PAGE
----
UACES Facebook Controlled Atmosphere Storage
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Musings on Nature blog

Controlled Atmosphere Storage

I remember two things about my first visit to a newly opened Safeway grocery store in the early 1950s. First the nickel Cokes and then, for some reason, a decidedly unhealthy-looking head of Iceberg lettuce. Later, in college, I learned that bit of produce was infected with Erwinia blight, a common bacterial disease that can attack all manner of stored fruits and vegetables. I’m reminded of this as I munch through a bag of table grapes — produced in the United States — in mid-January. My how the supply chain has changed in my lifetime.

YEARROUND SNACK — The eating quality of these table grapes is excellent even though they have been in storage for more than four months. (Image courtesy Gerald Klingaman.)

Controlled atmosphere storage is nothing new. The spring house where our ancestors kept meats, milk and about anything else they wanted to keep from spoiling is the simplest kind of controlled atmosphere storage. But modifying the gaseous atmosphere around fruits, vegetables and meats is newer – starting in the 1930s when apples were shipped by boat across the ocean. Their quality was maintained by changing the atmosphere surrounding the fruit.

The principle behind CA storage is to reduce the oxygen concentration, increase the carbon dioxide content and then infill with nitrogen gas as needed. Air typically has 18 percent oxygen, 81 percent nitrogen, 0.4 percent carbon dioxide and then a number of other trace gasses in smaller amounts. While the actual numbers vary with what is being stored, in CA storage the oxygen content is often dropped to 5 percent or less, the carbon dioxide is increased to as much as 10 percent, and the nitrogen content raised to 85 percent or higher.

The low oxygen concentration essentially stops the respiration of the produce while the high carbon dioxide concentration serves as a natural fungicide that prevents diseases from developing. Combine this atmospheric regime with temperatures at or just below the freezing point, and a wide array of temperate produce can be held almost in a state of suspended animation for two to six months.

Since the 1970s, CA storage and its little brother – Modified Atmosphere storage – have become ubiquitous in the supply chain network that keeps fresh produce in our stores on a year-round basis. In CA storage, large sealed storerooms have the airspace of the room changed whereas in MA storage, the produce is packaged in different kinds of plastics and, as the product undergoes normal respiration in the sealed package, the internal atmosphere of the bag changes. Because gasses cannot be exchanged with the atmosphere, the level of oxygen falls as the tissue respires while the level of carbon dioxide increases.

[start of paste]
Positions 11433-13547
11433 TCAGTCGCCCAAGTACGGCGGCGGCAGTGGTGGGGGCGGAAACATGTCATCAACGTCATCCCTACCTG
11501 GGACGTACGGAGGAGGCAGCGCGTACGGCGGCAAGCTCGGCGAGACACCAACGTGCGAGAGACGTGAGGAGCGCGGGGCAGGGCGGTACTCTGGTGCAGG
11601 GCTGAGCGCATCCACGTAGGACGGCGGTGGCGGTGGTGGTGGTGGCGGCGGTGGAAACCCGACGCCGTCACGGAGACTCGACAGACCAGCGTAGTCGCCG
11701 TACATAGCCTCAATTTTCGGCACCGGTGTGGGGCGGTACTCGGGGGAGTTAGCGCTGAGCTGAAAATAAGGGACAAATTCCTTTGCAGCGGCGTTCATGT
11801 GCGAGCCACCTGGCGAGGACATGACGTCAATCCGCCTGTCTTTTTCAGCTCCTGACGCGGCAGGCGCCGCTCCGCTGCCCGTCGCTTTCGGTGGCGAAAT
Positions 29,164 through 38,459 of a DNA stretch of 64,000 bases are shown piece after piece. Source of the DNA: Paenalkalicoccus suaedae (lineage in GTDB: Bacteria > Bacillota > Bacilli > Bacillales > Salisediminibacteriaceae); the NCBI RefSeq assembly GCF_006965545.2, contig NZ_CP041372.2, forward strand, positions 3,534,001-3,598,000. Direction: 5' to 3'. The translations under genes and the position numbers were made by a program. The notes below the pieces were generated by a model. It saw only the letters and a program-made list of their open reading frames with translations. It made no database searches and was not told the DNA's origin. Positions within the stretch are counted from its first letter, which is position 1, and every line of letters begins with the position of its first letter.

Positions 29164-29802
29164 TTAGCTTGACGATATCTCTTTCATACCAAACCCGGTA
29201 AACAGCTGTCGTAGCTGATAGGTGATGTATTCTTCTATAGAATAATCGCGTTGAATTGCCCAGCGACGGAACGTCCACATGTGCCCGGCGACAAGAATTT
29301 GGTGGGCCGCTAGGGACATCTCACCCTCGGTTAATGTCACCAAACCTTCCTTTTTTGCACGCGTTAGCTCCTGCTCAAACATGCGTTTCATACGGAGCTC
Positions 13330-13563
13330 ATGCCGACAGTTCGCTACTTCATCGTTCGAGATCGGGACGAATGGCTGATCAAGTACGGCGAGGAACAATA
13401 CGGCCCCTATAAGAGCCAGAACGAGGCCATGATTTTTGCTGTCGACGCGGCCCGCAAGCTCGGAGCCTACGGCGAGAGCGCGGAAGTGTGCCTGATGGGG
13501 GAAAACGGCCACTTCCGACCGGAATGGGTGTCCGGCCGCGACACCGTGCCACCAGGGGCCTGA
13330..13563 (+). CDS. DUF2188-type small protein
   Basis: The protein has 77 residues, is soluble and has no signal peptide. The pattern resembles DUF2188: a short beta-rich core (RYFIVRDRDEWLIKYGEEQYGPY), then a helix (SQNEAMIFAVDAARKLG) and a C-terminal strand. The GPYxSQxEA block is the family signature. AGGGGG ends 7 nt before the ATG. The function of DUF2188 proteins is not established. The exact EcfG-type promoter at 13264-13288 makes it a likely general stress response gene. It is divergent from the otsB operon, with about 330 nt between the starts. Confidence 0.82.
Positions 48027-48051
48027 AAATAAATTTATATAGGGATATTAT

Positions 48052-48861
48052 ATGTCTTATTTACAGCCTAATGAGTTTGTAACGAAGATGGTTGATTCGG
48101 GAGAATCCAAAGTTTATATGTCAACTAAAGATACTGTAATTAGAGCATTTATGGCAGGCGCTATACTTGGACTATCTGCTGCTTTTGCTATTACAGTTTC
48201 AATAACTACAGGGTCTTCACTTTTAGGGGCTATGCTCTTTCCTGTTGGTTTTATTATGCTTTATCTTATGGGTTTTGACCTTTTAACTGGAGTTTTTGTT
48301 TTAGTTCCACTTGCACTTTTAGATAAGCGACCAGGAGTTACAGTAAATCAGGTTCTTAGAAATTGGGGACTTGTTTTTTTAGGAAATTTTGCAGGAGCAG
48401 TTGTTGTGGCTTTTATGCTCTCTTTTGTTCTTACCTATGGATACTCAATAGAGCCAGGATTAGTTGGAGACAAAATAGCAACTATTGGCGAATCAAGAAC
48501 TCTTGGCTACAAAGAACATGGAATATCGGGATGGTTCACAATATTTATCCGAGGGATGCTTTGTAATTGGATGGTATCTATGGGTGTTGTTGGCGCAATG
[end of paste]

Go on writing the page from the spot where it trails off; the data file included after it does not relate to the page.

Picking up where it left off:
This brings me back to my black seedless table grapes. I discovered this particular cultivar in late summer and decided they were my favorite. But I’d gotten used to tasty grapes coming and going as they passed through their normal season of harvest. In the fall they disappeared from the shelves for a while as other dark grapes were offered up, but just before Thanksgiving, I found them again. And all through the winter, they have been consistently available. These January grapes, while still crisp and sweet, are beginning to show their age.

It turns out that table grapes respond well to CA storage because of two factors. First, grapes are a non-climacteric fruit (along with oranges, strawberries, blackberries, etc.), which means that whatever sugar content they have at harvest is what they will maintain through storage. Climacteric fruit (apples, peaches, tomatoes, etc.) produce a burst of ethylene gas at maturity which triggers further enzymatic changes, textural changes and sugar content can increase after harvest. Both types of fruit can be held in CA storage, but they must be managed differently.

Secondly, grapes have a waxy epidermis that prevents the fruit from losing water during storage. Unfortunately, the grape stem (the rachis) is not so endowed, and as the length of storage time increases, the cluster begins to lose its integrity as it dries out. Each grape berry can have a short piece of stem (the peduncle) attached to the fruit. While the eating quality is still good, the loose fruit in the bag is an indication of the end of the storage season.

But not to fear – though staunch environmentalists might disagree – the supply chain has found a workaround. Reading the labels of the nearby grapes with bright green stems, Peru has come to the rescue. By shipping grapes thousands of miles, we will be able to enjoy fresh table grapes throughout the remainder of the winter months.